"Food grade". Yeast Nutriment vs. Miracle-Gro

A friend of mine who’s getting into home brewing has noted the following:

Yeast Nutriment is “food grade” ammonium nitrate. Miracle-Gro is (among other things) ammonium nitrate. He’s sure that the two are essentially the same on the supposition that anything that would hurt plants would also hurt us, and that the only difference is that YN has a “food grade” label (and a large markup) slapped onto it at the production plant.

Can someone run down what it is that makes Miracle-Gro not “food grade” and thus why it can’t be used in home brewing?

Listed ingredients for Miracle-Gro:

5.8% Ammoniacal Nitrogen
• 9.2% Urea Nitrogen
• 30% Available Phosphate
• 15% Soluble Potash
• 0.02% Boron
• 0.07% Copper
• 0.15% Iron
• 0.05% Manganese
• 0.005% Molybdenum
• 0.06% Zinc
Apart from whether all that stuff makes a palatable and safe brew, there’s the question of what sources (including animal matter) may be used to derive the fertilizer and how sterile the process is (i.e., a little bacterial contamination might be no problem as far as your plants are concerned, but potentially big trouble for your G.I. tract).

Maybe it’s completely safe, but this is not an area in which I’d want to experiment.

I don’t think the bacteria would be a health issue since the yeast will make beer which will kill the bacteria, but you don’t want to introduce other micro-beasties into the mix. I guess you could boil up a small solution of Miracle Gro to kill them first.

The yeast nutriants are just insainly expensive, I would wag it works out to perhaps a thousand dollars for a gallon, then again you only need only about 1 teaspoon/5 gal beer, but you know someone is making a buttload of money on this, which makes people search for alternatives.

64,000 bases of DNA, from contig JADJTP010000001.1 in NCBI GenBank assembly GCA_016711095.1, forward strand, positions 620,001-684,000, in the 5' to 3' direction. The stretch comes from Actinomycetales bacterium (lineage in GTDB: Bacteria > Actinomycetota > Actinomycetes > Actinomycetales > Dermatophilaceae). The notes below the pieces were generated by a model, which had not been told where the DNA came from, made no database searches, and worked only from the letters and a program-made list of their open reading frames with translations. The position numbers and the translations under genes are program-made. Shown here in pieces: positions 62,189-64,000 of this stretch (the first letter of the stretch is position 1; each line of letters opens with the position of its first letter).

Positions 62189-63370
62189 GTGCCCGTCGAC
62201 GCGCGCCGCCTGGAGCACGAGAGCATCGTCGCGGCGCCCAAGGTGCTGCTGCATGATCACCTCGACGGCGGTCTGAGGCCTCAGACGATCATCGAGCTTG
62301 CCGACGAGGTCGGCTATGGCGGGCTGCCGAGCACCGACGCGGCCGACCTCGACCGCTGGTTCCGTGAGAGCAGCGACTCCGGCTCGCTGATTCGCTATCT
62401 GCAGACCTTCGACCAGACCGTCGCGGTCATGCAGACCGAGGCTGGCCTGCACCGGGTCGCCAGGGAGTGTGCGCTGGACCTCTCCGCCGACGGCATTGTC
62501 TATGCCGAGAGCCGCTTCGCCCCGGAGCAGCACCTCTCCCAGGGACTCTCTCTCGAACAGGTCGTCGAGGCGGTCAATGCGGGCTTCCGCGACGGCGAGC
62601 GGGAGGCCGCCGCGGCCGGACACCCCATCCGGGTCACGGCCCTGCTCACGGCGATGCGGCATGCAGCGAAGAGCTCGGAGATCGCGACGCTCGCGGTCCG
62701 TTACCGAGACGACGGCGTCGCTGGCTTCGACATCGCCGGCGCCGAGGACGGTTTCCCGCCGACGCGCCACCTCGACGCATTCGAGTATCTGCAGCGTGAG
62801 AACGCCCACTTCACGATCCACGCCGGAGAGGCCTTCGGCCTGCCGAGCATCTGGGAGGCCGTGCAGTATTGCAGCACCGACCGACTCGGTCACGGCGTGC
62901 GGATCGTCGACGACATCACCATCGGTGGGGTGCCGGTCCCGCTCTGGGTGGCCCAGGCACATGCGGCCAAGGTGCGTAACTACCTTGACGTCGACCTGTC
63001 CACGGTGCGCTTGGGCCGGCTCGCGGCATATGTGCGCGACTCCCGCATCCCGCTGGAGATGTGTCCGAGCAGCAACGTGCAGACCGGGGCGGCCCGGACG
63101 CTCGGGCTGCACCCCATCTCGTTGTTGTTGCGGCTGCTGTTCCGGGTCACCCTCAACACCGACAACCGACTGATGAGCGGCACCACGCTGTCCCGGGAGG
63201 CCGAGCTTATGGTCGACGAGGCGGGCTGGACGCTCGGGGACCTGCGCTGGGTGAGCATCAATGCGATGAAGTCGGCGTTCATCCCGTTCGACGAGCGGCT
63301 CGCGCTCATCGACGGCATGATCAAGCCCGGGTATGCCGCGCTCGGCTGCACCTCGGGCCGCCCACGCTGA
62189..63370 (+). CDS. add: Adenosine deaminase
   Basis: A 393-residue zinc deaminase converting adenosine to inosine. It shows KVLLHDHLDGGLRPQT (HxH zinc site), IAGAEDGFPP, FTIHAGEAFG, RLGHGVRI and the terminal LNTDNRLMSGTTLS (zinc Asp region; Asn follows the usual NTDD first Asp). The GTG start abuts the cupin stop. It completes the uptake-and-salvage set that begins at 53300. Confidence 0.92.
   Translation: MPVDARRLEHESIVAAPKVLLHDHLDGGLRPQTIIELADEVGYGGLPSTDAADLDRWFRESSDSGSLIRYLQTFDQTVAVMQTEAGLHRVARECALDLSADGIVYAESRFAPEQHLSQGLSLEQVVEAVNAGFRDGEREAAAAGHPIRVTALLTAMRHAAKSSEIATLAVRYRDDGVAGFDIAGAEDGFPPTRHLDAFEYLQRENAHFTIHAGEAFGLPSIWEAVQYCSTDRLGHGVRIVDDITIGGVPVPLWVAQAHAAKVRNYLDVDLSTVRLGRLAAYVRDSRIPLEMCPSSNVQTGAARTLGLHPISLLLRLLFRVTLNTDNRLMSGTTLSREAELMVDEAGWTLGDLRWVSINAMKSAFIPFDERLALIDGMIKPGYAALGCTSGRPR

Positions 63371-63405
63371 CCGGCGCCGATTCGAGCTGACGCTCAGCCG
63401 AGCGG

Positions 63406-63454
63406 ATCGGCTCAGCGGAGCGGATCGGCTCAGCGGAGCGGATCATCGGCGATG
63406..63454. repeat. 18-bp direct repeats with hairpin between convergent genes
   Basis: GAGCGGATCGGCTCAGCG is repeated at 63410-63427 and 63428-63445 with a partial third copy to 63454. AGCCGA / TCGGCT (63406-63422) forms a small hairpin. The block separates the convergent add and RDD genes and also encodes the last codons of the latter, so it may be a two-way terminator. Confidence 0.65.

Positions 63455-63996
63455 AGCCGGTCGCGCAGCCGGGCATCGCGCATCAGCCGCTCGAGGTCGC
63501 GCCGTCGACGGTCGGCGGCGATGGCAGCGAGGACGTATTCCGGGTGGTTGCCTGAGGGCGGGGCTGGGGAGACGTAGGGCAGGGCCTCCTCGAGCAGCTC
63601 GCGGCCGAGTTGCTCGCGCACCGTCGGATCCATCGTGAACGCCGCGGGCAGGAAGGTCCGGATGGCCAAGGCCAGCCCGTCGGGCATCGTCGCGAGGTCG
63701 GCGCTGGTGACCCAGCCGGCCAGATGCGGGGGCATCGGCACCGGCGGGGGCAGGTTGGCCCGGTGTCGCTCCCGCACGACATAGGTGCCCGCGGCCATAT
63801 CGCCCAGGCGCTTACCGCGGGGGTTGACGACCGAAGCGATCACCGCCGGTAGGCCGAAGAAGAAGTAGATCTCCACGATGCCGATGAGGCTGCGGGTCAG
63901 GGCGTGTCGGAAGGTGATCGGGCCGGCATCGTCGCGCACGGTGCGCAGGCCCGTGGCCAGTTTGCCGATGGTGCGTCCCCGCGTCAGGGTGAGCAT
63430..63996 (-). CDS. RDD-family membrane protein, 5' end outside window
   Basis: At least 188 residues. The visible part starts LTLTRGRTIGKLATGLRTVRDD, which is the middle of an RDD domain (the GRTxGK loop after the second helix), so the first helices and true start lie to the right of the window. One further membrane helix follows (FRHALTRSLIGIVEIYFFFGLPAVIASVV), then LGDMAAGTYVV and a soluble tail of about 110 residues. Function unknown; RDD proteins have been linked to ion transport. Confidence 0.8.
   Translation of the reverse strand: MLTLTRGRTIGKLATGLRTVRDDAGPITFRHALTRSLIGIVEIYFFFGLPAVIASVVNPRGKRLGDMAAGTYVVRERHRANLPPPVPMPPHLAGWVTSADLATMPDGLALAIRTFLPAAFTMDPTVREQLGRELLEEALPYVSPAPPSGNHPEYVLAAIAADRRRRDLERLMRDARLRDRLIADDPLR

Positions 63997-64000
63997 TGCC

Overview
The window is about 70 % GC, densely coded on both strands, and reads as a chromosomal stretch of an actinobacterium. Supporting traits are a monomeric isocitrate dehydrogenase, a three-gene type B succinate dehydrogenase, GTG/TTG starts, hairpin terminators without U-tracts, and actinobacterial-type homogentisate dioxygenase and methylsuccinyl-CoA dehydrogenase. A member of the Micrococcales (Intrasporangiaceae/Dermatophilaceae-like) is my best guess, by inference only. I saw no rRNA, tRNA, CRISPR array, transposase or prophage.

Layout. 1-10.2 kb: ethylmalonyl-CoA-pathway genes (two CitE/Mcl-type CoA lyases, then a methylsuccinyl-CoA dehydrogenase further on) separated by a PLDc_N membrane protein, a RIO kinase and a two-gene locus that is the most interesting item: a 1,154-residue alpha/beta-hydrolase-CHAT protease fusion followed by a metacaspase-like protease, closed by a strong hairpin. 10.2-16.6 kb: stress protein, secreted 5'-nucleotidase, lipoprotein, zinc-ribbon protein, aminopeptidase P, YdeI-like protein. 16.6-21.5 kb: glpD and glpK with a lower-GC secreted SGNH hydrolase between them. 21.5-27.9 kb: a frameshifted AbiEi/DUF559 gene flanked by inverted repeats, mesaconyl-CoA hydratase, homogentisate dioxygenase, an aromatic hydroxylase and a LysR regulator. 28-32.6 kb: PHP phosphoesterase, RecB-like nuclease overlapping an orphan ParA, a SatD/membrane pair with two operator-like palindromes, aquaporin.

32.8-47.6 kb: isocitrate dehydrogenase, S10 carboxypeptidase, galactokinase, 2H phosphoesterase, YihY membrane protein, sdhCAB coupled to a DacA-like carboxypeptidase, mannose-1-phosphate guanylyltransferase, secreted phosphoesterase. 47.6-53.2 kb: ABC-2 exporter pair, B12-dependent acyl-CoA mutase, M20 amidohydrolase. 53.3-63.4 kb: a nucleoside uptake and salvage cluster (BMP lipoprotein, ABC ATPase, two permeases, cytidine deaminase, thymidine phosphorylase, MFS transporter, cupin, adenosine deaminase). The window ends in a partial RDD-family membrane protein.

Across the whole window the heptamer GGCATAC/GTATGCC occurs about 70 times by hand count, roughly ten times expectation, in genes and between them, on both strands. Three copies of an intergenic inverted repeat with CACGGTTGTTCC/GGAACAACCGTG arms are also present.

If you are home brewing beer, I will posit that adding additional nutrients for the yeast is unnecessary. Wort has plenty of the necessary nutrients for brewer’s yeast.

If you are making a mead, then additional nutrients can be necessary. I have had success using a couple of crushed Flintstones vitamins.

I wouldn’t use Miracle-Gro.

I’ll pass on that vitamin suggestion. I don’t know what he’s making nowadays, but at some point he was making what he called a “cyser”, which he described as a cross between mead and cider.

I just looked up yeast nutrient on a half dozen homebrew websites, and they’re all selling it for less than $1 per ounce if you buy it 2oz at a time, it’s even less if you buy a pound.

Pony up the $0.25 per 5gal batch, instead of dumping plant food in your beer.

If you need a nitrogen source, why would Flintstones vitamins help? :confused:

Not to speak too unkindly of your friend, but this is an incredibly stupid assumption to make. Plants are an entirely separate kingdom of life. Given that plenty of animals, even other mammals, have entirely different tolerances for certain compounds (dogs and chocolate, anyone?) should be enough to make you think about the differences between what plants and humans can safely ingest. For example, many plants will happily take arsenic up in quantities that would kill humans.

Furthermore, as another poster has mentioned, there are enormous differences in processing, purifying and quality control between plant products and food grade items.

Go give your friend a big dope slap on the back of the head, and tell him not to make guesses about something that people are going to be drinking (and drinking in large quantities, if he does it right).

My exact words: “But… you aren’t that dumb”